ANIDOX:LAB by The Animation Workshop & Flee by Jonas Poher Rasmussen

Did you know that the Anidox Lab was involved in the R&D process for the animated documentary Flee?

Here Michelle Kranot gives us some insights into the process of working on animated documentary ideas in the early stages:

“We salute the team of FLEE for their hard work and conviction. ANIDOX are proud to be engaged in the early development of this project, when director Jonas Poher Rasmussen joined our ANIDOX:LAB. We helped him make his first teaser, and ‘matched’ him with the Animation production studio SunCreature. We also followed the process closely and consulted whenever it was useful.

We hope others feel as inspired by this film and as energized as we do – We believe that more filmmakers, artists, journalists and producers will now consider this unique marriage of animation and documentary – and that audiences become more open and curious.

Applications for ANIDOX:LAB 2022 are open until 20.4.22

‘Flee’ by Jonas Poher Rasmussen

Flee tells the story of Amin Nawabi as he grapples with a painful secret he has kept hidden for 20 years, one that threatens to derail the life he has built for himself and his soon-to-be husband. Winning many awards and accolades including the Sundance Grand Jury Prize, this film has garnered much critical acclaim since its release in 2021.

Told to director Jonas Poher Rasmussen under an alias, we witness the life-threatening, heartbreaking journey undertaken as a child refugee from Afghanistan. The animation is interspersed with archive footage from Afghanistan, punctuating the memories with indexical images; the sequences striking a resemblance to events currently unfolding in Ukraine. This is further heightened by the plight of the refugees trying to find a way through systems to safe places, which in this story took many years. Alongside this is the sub storyline of Amin’s sexual identity and his coming of age as a displaced refugee.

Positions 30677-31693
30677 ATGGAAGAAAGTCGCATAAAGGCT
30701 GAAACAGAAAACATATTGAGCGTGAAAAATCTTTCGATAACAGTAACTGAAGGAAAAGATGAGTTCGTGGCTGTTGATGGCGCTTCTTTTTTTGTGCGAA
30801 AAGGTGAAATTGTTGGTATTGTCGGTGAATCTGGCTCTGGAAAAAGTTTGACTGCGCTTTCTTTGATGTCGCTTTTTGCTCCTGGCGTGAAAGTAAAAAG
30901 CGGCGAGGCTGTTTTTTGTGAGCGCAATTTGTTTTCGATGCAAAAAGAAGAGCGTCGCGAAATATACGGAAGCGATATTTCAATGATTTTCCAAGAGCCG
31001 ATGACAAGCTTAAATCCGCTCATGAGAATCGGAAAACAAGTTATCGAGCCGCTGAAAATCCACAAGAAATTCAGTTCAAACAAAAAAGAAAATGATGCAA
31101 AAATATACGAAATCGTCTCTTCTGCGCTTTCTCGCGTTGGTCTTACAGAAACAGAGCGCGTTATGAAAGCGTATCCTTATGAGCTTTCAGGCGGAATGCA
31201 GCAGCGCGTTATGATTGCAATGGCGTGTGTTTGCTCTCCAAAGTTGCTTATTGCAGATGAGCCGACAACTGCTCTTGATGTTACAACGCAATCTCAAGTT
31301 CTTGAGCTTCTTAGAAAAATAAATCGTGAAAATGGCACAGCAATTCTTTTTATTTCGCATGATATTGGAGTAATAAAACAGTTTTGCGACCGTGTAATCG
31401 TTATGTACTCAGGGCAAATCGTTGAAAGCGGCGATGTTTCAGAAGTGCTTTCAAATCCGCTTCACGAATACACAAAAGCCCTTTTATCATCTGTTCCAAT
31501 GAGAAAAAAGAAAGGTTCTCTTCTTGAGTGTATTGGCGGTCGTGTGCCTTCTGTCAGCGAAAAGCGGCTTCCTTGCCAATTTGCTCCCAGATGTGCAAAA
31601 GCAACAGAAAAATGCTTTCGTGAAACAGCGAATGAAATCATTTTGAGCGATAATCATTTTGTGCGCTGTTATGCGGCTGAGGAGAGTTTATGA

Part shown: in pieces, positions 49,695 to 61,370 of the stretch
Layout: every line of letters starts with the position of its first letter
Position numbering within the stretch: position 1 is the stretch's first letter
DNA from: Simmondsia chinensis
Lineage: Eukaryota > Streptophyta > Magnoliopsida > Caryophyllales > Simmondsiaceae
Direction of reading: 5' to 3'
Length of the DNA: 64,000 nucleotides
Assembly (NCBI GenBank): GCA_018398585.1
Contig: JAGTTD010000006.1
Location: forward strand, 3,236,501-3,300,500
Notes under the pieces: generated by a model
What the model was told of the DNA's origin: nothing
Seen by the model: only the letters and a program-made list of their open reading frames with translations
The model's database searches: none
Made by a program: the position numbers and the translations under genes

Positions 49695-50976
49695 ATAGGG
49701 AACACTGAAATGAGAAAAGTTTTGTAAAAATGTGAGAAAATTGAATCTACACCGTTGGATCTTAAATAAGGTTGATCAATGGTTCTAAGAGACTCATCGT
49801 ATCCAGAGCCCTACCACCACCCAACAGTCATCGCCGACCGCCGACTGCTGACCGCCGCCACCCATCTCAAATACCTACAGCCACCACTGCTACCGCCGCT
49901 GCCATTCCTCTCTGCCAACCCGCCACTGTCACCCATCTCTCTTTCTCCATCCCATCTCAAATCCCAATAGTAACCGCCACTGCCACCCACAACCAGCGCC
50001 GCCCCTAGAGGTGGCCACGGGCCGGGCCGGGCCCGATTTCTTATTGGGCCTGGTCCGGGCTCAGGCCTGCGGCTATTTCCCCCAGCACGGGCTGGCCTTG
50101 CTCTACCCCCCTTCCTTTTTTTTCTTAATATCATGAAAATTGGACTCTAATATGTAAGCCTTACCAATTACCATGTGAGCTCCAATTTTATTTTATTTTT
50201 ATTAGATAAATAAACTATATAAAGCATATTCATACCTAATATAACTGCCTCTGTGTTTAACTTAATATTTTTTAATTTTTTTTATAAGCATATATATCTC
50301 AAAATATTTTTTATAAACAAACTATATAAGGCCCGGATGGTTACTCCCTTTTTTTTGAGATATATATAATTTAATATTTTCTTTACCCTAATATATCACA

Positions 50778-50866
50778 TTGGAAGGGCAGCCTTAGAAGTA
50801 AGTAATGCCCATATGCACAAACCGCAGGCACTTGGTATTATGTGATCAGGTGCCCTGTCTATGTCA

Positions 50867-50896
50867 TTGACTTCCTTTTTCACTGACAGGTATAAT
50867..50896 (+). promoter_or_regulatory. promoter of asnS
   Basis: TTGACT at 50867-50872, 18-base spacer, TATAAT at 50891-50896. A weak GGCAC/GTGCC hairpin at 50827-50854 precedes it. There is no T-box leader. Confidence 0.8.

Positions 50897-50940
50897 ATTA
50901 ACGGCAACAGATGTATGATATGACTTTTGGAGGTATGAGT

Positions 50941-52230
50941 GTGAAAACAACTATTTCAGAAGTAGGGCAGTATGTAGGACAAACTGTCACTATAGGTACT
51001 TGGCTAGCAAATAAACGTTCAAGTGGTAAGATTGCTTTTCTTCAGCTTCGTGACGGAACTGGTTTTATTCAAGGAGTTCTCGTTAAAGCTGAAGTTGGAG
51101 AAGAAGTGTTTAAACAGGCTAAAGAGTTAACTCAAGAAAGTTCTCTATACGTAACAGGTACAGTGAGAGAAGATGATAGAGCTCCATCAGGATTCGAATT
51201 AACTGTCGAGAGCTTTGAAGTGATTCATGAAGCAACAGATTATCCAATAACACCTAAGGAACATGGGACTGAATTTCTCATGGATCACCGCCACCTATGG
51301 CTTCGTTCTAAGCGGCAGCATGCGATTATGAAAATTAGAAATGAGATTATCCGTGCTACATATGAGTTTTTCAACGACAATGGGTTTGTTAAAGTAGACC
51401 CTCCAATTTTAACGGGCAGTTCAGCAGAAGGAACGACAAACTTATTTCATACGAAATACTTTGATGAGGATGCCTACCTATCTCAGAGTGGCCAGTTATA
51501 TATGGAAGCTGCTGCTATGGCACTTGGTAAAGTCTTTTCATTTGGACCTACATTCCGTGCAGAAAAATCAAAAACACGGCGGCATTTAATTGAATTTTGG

Flee was initially developed as part of AniDox Lab.

https://neonrated.com/films/flee

Factual Animation Film Festival 2021

The 7th Edition of Factual Animation Film Festival was held at Queen Mary University of London’s Hitchcock Cinema on the 16th October 2021. The festival programme was also made available online until the 24th October. For full details visit factualanimation.com

The programme consisted of curated screenings and a series of interviews with animation directors conducted by Holly Murtha, festival director, and Alex Widdowson, festival producer.

The Beauty of Mathematics, an interview with Sarah Gorf-Roloff

In Absentia, Interview with Adriana Monteforte

I Want To Be Bored & The Things Around Us, interview with Magda Kreps

Skeleton of A Moth, interview with Emma Kay Smith

Moosehide Slide – Interview with Dan Sokolowski

Awards

There were two awards presented at FAFF this year: Best Student Film and Best Animated Documentary Film

The award for Best Student film went to Magda Kreps for I Want To Be Board

The award for Best Film went to Laurent Leprince for Waka Huia

You can visit the FAFF website here https://factualanimation.com/

Rising of the Lusitania Festival 3, Gdansk Poland

The festival who shares the name of the first known Animated Documentary features a stellar line up of films. Their selection includes a mockumentary category and a Rising of the Pandemic category on films made about and during the pandemic.

The festival is screening on location, alongside a hybrid online/ offline conference. You can find more details here: www.animadoc.pl

Animating Truth: Documentary and Visual Culture in the 21st Century by Nea Ehrlich

The latest book about factual animation comes from Dr Nea Ehrlich, and a quick glance at the contents page shows notably distinct areas of animated documentary that have seen less coverage, for example an entire section of the book is dedicated to other forms of animated documentary within games and VR, whilst other chapters explore in depth the definition of mixed realities. We cannot wait to get reading, the book is available to buy at Edinburgh University Press or you can access the book via ‘open access’ via this link:

https://library.oapen.org/handle/20.500.12657/46536

About the book:
Confronting shifts in the status and aesthetics of the real, *Animating Truth *analyses how contemporary technoculture has transformed the relationship of animation to documentary by mapping out two parallel
trends: the increased use of animation within documentary or non-fiction contexts, and the increasingly pervasive use of non-photorealistic animation within digital media. As the virtual becomes another aspect of
our contemporary mixed reality (physical and virtual), the book aims to understand how this visual paradigm shift influences viewers, both ethically and politically, and questions the wider ramifications of this transformation in non-fiction aesthetics.